United States of America, Plaintiff-appellee, v. Denise Elizabeth Boswell, Defendant-appellant, 929 F.2d 694 (4th Cir. 1991)

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U.S. Court of Appeals for the Fourth Circuit - 929 F.2d 694 (4th Cir. 1991) Argued Feb. 8, 1991. Decided March 21, 1991

Appeal from the United States District Court for the Middle District of North Carolina, at Greensboro. Richard C. Erwin, Chief District Judge. (CR-90-46-G)

Susan Hayes, Greensboro, argued N.C., for appellant; Cynthia A. Hatfield, HATFIELD & HATFIELD, Greensboro, N.C., on brief. Richard S. Glaser, Jr., Assistant United States Attorney, Greensboro, argued, N.C., for appellee; Robert H. Edmunds, Jr., United States Attorney, Greensboro, N.C., on brief.

M.D.N.C.

VACATED and REMANDED.

Before WIDENER and PHILLIPS, Circuit Judges, and SMITH, United States District Judge for the Eastern District of Virginia, sitting by designation.

PER CURIAM:


Denise Boswell (Boswell) challenges her sentence for conspiracy to possess with intent to distribute cocaine base in violation of 21 U.S.C. §§ 841(a) (1) and (b) (1) (A). Because it is unclear whether the district court realized that it had unlimited authority to depart downward from the statutory minimum sentence and the United States Sentencing Commission Guidelines after the government made a substantial assistance motion pursuant to 18 U.S.C. § 3553(e) and U.S.S.G. Sec. 5K1.1, we vacate Boswell's sentence and remand for resentencing.

Boswell pled guilty to a one-count indictment, and the district court sentenced her on July 31, 1990. The district court found Boswell's base offense level to be 26, and her criminal history to be category 1, making the relevant Guidelines range 63 to 78 months. The statutory minimum sentence for the crime to which Boswell pled guilty, however, is 120 months. After considering the government's U.S.S.G. Sec. 5K1.1 motion for substantial assistance, the district court sentenced Boswell to 56 months in jail, 5 years of supervised release, and a $50 special assessment.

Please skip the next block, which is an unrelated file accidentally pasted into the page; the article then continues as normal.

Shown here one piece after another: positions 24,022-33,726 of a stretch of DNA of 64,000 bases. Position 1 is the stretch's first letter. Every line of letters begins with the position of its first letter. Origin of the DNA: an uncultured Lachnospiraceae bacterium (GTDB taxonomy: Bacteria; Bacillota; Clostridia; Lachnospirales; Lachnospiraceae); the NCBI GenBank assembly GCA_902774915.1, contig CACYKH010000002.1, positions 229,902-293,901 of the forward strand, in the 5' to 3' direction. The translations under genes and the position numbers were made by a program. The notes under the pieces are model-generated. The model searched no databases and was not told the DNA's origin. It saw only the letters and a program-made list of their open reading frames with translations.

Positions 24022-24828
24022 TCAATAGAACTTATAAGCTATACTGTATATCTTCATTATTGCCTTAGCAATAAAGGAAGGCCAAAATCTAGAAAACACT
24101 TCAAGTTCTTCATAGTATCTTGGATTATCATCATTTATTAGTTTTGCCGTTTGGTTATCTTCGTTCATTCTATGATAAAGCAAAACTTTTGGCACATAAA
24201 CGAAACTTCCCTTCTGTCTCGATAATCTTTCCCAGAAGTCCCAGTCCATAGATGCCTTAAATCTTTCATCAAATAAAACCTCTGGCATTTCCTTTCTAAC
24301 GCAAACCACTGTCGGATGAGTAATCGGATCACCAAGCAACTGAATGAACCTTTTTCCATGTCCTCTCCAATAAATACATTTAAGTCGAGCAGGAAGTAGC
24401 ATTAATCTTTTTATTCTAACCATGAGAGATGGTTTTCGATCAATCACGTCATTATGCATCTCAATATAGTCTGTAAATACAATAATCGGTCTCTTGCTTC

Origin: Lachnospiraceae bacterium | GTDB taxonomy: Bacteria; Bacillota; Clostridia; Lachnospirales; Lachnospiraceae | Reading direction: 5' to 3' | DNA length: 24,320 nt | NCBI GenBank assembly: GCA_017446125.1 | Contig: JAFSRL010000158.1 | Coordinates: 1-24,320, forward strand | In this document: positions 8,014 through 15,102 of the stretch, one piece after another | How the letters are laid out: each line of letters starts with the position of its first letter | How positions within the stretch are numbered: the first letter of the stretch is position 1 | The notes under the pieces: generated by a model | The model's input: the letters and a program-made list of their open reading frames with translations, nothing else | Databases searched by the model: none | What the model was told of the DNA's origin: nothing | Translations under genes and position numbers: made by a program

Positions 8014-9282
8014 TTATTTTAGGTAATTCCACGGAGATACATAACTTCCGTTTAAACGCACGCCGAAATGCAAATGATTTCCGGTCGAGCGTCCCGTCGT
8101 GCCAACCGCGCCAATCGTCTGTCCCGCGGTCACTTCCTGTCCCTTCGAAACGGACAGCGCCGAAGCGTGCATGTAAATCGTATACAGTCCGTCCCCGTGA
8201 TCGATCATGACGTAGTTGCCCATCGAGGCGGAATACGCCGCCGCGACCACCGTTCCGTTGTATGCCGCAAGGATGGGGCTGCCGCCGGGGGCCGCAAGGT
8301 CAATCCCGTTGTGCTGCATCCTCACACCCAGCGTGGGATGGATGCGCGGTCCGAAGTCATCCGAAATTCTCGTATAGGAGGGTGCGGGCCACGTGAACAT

Boswell was involved in a conspiracy to possess and distribute crack. Her co-conspirators included Michael Reeves, Rebecca Stubblefield, Johnny Ellerbee, and Joseph Charles. At some point in the conspiracy, Boswell helped cook cocaine into crack, although it is unclear how she participated--she either gave the co-conspirators advice on how to cook it or she helped cook it herself. After this, Boswell was simply an observer of her co-conspirators' illegal activity. On this appeal, Boswell challenges only the district court's failure to depart further than it did.

Boswell argues that the district court judge did not realize that his authority to depart from the Guidelines was unlimited after the government had made a substantial assistance motion pursuant to 18 U.S.C. § 3553(e) and U.S.S.G. Sec. 5K1.1. Section 3553(e) provides:

Upon motion of the Government, the court shall have the authority to impose a sentence below a level established by statute as minimum sentence so as to reflect a defendant's substantial assistance in the investigation or prosecution of another person who has committed an offense. Such sentence shall be imposed in accordance with the guidelines and policy statements issued by the Sentencing Commission....

18 U.S.C. § 3553(e). We explained in a recent decision that this provision does not place a lower limit on the court's authority to impose a sentence below the statutory minimum. United States v. Wilson, 896 F.2d 856, 859 (4th Cir. 1990). Moreover, the language of Sentencing Guideline Sec. 5K1.1 indicates that there is no limit on the court's authority to depart from the relevant Guidelines range. Id. Section 5K1.1 of the Guidelines provides:

[u]pon motion of the government stating that the defendant has provided substantial assistance in the investigation or prosecution of another person who has committed an offense, the court may depart from the guidelines....

U.S.S.G. Sec. 5K1.1 (1989). In sum, "the authority of a district court to depart from the Guidelines following a motion by the government under Sec. 3553(e) ... is not limited so that a finite sentence must be imposed, rather probation is authorized." Wilson, 896 F.2d at 860.